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TO: Does the four-day window in which to safely cook the turkey still apply if you use the cold water method?  

BN: It applies for cold water. It'll still be partially frozen somewhere and it'll be water that's very cold. So it's safe.

TO: How do you know if your turkey is thawed?

BN: People ask if they can stick a thermometer in there and take the temperature. Well, then you've got a hole in your turkey, and turkeys get pretty juicy. So we say just give it a good massage. Feel it all around. The downside around the thighs and legs, the breast on the top. If you can feel that it's moving, it's thawed.

Worst case scenario, you look in the cavity where the neck is and there's a big chunk of ice. You can run cold water through that and it'll dissolve the ice. Second worst case scenario, you discover a big part that's still frozen. Make sure you have on hand an oven bag—you can put it in there, seal it up tightly, and continue the cold-water thawing method.

TO: What are your other top questions, other than those related to thawing?

BN: People say, "I don't have a thermometer! How will I know if it's cooked?" Really, you can't. And this goes into that mise en place: Have a thermometer. Make sure you have one or can borrow one.

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People will ask, "My [turkey] temperature is 160° Fahrenheit. Can I take it out of the oven, because people are here?" Poultry is not something you serve medium rare. It's not one of those foods.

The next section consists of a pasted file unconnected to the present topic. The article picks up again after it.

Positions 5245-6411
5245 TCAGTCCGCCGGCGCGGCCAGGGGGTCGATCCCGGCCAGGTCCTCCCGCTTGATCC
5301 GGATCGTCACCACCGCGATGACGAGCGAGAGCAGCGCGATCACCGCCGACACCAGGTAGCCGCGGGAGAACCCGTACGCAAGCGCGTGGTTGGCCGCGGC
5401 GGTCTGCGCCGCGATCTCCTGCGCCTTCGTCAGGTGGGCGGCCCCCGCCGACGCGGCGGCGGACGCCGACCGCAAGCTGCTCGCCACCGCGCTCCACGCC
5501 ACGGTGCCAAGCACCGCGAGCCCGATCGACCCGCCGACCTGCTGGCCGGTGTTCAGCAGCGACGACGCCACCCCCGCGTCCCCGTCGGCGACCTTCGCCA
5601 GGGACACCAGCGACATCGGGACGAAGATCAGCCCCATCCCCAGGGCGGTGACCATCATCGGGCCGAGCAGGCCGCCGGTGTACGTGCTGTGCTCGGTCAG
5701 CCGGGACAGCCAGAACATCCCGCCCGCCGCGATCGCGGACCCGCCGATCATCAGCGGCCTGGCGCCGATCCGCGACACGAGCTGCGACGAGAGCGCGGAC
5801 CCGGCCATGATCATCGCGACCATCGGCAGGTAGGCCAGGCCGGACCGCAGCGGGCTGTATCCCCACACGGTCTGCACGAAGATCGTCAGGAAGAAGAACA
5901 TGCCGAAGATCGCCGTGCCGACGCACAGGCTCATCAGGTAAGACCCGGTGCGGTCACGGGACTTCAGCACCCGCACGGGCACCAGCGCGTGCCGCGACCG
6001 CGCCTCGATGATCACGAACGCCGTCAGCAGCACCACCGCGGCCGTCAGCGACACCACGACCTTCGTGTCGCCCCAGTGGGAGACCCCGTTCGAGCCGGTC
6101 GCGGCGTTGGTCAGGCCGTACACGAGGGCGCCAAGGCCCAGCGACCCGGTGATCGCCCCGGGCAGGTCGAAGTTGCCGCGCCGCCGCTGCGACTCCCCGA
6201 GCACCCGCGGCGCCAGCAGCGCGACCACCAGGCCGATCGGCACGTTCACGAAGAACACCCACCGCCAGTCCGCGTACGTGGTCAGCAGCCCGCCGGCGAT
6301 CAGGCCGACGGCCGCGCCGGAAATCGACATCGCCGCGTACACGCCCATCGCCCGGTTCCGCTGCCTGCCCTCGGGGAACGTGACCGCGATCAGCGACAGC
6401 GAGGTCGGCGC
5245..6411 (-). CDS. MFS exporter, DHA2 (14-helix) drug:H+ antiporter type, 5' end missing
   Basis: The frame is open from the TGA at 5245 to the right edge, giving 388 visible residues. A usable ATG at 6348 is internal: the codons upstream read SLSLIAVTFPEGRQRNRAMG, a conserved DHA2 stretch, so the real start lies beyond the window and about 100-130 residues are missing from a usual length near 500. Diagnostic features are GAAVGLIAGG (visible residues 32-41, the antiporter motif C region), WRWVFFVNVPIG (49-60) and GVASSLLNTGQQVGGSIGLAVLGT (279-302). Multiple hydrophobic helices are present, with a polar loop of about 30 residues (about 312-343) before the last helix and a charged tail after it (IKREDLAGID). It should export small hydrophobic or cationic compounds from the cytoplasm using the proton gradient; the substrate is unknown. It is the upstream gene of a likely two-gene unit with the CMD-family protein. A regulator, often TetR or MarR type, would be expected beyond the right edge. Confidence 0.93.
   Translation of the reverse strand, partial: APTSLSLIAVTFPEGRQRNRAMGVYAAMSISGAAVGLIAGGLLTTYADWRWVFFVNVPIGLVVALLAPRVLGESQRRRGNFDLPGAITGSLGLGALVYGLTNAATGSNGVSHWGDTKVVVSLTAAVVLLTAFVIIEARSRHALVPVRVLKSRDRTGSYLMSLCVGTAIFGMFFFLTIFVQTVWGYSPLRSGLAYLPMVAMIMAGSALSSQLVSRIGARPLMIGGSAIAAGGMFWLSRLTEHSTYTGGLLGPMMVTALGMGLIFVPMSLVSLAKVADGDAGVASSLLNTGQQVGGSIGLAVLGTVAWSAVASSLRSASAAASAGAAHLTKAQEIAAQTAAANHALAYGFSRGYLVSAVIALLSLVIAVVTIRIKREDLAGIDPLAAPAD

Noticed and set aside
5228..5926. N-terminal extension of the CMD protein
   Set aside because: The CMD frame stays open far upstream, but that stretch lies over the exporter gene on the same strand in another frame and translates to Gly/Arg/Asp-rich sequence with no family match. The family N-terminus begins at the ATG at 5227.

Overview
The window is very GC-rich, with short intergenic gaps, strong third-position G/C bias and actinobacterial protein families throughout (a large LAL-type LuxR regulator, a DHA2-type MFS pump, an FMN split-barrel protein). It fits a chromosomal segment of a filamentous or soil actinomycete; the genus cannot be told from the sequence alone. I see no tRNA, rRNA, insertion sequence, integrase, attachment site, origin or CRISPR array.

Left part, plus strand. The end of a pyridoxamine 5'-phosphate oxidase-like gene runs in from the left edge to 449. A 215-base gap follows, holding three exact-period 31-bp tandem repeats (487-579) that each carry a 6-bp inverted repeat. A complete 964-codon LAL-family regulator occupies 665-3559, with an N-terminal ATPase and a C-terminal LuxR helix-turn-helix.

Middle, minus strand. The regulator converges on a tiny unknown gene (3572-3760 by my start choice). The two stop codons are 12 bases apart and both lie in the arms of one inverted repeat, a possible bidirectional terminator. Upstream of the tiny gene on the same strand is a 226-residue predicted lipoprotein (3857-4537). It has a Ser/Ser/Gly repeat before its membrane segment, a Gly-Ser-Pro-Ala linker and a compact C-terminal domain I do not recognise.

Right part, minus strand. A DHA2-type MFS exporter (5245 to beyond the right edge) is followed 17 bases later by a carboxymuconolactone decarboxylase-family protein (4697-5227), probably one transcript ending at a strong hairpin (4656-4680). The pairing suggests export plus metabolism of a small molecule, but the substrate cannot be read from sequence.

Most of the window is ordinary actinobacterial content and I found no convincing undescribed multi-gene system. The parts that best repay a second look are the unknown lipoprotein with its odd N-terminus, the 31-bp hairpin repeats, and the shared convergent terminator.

We recommend 170° Fahrenheit in the breast for food safety, 180° Fahrenheit in the thigh. You can take it out early. A turkey is, as we know, a mass. You can safely hold that turkey for two to three hours by setting it off to the side, wrapping it in foil very tightly, and then put some clean kitchen towels over it to trap the heat in. Some people will drop it into a dry empty cooler. You will be amazed at how hot that turkey is when you take it out to carve it.

I'll sometimes even cook it ahead so I know it's done. Then you're not worrying.

TO: Tell me more about the Butterball Comfort Calendar.

BN: People can go online and put their name in to get a calendar sent to them October 24 through October 26. They're neat. You get a different hint every day, and there are a lot of cooking tips, but it's actually a lot of emotional support. Don't forget to breathe. Go read a book for 20 minutes today. We've been doing this for 41 years and provide a lot of emotional support to people, and we put our experience of those 41 years in the calendar.